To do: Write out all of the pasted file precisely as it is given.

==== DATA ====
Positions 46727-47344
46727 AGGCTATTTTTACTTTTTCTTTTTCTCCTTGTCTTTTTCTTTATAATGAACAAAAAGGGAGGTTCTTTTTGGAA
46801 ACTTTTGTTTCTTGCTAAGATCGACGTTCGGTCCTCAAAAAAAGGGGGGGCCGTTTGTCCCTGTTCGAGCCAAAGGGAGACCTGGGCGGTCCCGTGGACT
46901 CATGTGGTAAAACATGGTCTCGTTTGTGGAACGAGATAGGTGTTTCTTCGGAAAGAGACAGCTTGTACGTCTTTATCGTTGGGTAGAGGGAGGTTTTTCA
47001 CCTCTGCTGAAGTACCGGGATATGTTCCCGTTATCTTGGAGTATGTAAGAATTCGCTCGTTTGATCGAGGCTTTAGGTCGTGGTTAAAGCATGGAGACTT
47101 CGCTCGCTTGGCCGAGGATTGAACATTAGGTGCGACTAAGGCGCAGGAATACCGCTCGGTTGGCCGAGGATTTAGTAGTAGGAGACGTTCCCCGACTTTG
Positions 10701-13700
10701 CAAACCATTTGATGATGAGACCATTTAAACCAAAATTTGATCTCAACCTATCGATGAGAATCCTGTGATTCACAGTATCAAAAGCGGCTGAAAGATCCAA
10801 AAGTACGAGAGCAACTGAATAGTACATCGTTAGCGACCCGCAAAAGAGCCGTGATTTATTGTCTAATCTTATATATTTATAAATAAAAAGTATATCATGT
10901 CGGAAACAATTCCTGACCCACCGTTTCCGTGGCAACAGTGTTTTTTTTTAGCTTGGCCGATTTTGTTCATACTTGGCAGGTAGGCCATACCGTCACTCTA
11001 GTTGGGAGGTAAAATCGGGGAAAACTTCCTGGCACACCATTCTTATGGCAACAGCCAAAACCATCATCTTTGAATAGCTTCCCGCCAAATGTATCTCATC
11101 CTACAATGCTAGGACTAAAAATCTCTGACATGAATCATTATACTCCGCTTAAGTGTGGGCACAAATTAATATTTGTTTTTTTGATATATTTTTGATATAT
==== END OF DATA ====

Positions 46727-47344
46727 AGGCTATTTTTACTTTTTCTTTTTCTCCTTGTCTTTTTCTTTATAATGAACAAAAAGGGAGGTTCTTTTTGGAA
46801 ACTTTTGTTTCTTGCTAAGATCGACGTTCGGTCCTCAAAAAAAGGGGGGGCCGTTTGTCCCTGTTCGAGCCAAAGGGAGACCTGGGCGGTCCCGTGGACT
46901 CATGTGGTAAAACATGGTCTCGTTTGTGGAACGAGATAGGTGTTTCTTCGGAAAGAGACAGCTTGTACGTCTTTATCGTTGGGTAGAGGGAGGTTTTTCA
47001 CCTCTGCTGAAGTACCGGGATATGTTCCCGTTATCTTGGAGTATGTAAGAATTCGCTCGTTTGATCGAGGCTTTAGGTCGTGGTTAAAGCATGGAGACTT
47101 CGCTCGCTTGGCCGAGGATTGAACATTAGGTGCGACTAAGGCGCAGGAATACCGCTCGGTTGGCCGAGGATTTAGTAGTAGGAGACGTTCCCCGACTTTG
Positions 10701-13700
10701 CAAACCATTTGATGATGAGACCATTTAAACCAAAATTTGATCTCAACCTATCGATGAGAATCCTGTGATTCACAGTATCAAAAGCGGCTGAAAGATCCAA
10801 AAGTACGAGAGCAACTGAATAGTACATCGTTAGCGACCCGCAAAAGAGCCGTGATTTATTGTCTAATCTTATATATTTATAAATAAAAAGTATATCATGT
10901 CGGAAACAATTCCTGACCCACCGTTTCCGTGGCAACAGTGTTTTTTTTTAGCTTGGCCGATTTTGTTCATACTTGGCAGGTAGGCCATACCGTCACTCTA
11001 GTTGGGAGGTAAAATCGGGGAAAACTTCCTGGCACACCATTCTTATGGCAACAGCCAAAACCATCATCTTTGAATAGCTTCCCGCCAAATGTATCTCATC
11101 CTACAATGCTAGGACTAAAAATCTCTGACATGAATCATTATACTCCGCTTAAGTGTGGGCACAAATTAATATTTGTTTTTTTGATATATTTTTGATATAT